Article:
The proposal of Open Science is to foster new approaches to research and scholarly communication. It represents a composite concept, due to the various topics covered and, most of all, for the cultural change implied. It may be summarized using four keywords: networks, data, cooperation, and transparency.
Even though the road ahead is still long, in these years many initiatives have been promoted for the affirmation of Open Science as the future paradigm of science. In Europe, the European Commission firmly support and sustain the OS principles, especially through the development of the European Open Science Cloud and the financing of the frameworks Horizon2020 and Horizon Europe.
Horizon2020 represented the first financial support of the EC to achieve the goals of Open Science. Starting from 2021, Horizon Europe is the new framework through which the EC is following the path set in the previous years, with significant implementation aiming at earning Open Science the status of the new paradigma for science.
Open Access and Open Data are the two main applications. Open Access tackles the shortcomings of the current publishing system, while Open Data opens to the dissemination of the "raw materials" of research. The other contents supported by Open Science entails the opening up of learning materials, the sharing of research methodologies such as open notebooks, a radical change in research assessment and peer-review, the opening up of science to citizens.
Practicing Open Science means being aware of the alternatives proposed and the tools available. Bianca Kramer and Jeroen Bosman (Utrecht University) sketched the "Rainbow of the open science practices", i.e. guidelines to demonstrate how it is possible to make open every step in the research process:
- Altmetrics for alternative measures of the impact
- Twitter to communicate on social media
- Figshare to share posters and presentations
- Creative Commons to use open licenses for self-archiving and publishing on open journals
- PubPeer or F1000 to try the open peer-review
- OSF, Arxiv o Biorxiv to share pre-prints
- Jupiter o CoCalc to apply machine-readable formats
- Overleaf o Autore for collaborative writing
- Protocols.io to share protocols and workflows
- Jupyter to share lab-notes, data, and code
- GitHub to share software code
- Dryad, Zenodo o Dataverse to share data
- OSF o AsPredicted to pre-record experiments
- Hypothes.is to make comments on webpages
- Zotero for shared bibliographies
- RIO Journal to share research projects
More information and details are provided by the organizations here below.
OpenAIRE is the major infrastructure for the monitoring and the assessment of the OA policies financed by the EU from 2009. OpenAIRE links the results of the research projects (papers, data, software, etc.). Nowadays supplies 16 funders in Europe and worldwide, supports Open Science in all its aspects through the network of National Open Access Desks (NOADs). To know more about ...
RDA - Research Data Alliance is an international organization whose members gathers during scheduled meetings with the purpose of facilitating data sharing and reuse. RDA members are organized in spontaneous and voluntary interest groups gathering twice a year during the Plenary meetings. The RDA European chapter is constituting a network of national nodes with the project RDA Europe 4.0, with the purpose of bringing the needs of national communities in RDA and viceversa. The project finances the participation in RDA through different types of grants. To know more about ...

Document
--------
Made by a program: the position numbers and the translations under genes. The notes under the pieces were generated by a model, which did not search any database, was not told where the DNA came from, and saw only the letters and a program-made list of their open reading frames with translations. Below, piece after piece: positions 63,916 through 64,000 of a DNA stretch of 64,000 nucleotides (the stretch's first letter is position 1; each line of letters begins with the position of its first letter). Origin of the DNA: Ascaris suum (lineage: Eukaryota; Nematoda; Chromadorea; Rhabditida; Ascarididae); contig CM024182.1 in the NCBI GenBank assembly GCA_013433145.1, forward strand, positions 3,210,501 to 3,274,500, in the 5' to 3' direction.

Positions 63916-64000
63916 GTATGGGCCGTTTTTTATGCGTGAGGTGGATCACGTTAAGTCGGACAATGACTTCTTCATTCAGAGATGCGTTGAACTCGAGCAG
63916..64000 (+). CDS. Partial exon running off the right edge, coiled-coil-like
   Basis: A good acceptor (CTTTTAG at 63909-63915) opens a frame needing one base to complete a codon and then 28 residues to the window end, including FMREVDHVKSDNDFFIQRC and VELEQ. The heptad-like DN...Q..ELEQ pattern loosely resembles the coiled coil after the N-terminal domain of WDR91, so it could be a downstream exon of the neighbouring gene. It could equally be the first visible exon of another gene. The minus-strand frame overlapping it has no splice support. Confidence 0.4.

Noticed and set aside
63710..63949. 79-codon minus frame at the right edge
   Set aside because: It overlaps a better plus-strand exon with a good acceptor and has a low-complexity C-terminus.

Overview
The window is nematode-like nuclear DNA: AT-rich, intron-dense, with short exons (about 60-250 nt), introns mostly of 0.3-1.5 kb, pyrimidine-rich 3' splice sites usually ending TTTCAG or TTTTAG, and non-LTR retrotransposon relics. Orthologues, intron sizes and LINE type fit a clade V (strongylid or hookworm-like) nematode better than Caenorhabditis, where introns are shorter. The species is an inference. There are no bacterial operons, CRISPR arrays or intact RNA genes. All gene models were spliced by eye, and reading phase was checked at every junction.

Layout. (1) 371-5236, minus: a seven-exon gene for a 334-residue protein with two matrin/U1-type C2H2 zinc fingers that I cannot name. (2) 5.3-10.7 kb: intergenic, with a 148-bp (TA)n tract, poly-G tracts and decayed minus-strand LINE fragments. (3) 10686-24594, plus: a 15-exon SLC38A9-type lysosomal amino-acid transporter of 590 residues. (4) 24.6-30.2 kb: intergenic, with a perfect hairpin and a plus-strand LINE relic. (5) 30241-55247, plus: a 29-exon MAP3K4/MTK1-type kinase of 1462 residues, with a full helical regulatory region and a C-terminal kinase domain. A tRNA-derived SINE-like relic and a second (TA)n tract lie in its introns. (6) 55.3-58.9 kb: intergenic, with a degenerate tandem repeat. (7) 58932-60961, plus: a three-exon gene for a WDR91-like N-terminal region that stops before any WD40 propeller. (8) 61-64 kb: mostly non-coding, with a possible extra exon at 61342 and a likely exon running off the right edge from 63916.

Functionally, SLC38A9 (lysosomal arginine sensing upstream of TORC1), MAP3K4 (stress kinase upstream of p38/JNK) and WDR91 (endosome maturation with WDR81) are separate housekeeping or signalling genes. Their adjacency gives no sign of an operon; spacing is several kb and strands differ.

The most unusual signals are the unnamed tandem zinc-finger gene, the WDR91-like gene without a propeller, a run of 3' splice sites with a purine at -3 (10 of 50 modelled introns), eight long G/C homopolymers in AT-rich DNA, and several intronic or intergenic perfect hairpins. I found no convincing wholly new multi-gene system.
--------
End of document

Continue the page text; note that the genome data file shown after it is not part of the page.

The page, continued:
IOSSG - Italian Open Science Support Group is a working group gathering different academic representatives, born from the cooperation between professionals with different competencies in the areas: research support, digital libraries, Open Science, law, ICT. Participants come from Open AIRE, University of Milan, University of Venice - Ca' Foscari, Politecnico Milano, University of Turin, Bologna University, University of Trento, University of Parma, University of Padua, University of Wien, University of Trieste. The subscription to IOSSG is on voluntary basis and does not imply any involvement at institutional level. To know more about ...
ICDI (Italian Computing and Data Infrastructure) is a forum created by representatives of major Italian Research Infrastructures and e-Infrastructures, with the aim of promoting sinergies at the national level, and optimising the Italian participation to European and global challenges in this field, including the European Open Science Cloud (EOSC), the European Data Infrastructure (EDI) and HPC. To know more about...
AISA - Associazione Italiana per la Scienza Aperta (Italian Association for Open Science) is a no-profit organization whose purpose is to disseminate the values and principles of open access to knowledge through the promotion of activities like: papers on Open Science principles; organization of educational activities, networking, participation in research projects, submission of proposals for legislative initiatives to sustain Open Science, etc. To know more about ...
COAR is an international association composed of 140 members and partners worldwide representing libraries, universities, research institutes, national funding agencies, etc. COAR gathers communities and networks of repositories to build innovative services and infrastructures, align practices and policies and give voice at global level to the communities working with repositories. To know more about ...
The Scholarly Publishing and Academic Resources Coalition (SPARC) is an organization that collaborates with other actors of scientific communication (authors, publishers, libraries ...) to promote open sharing of research results ...To know more about...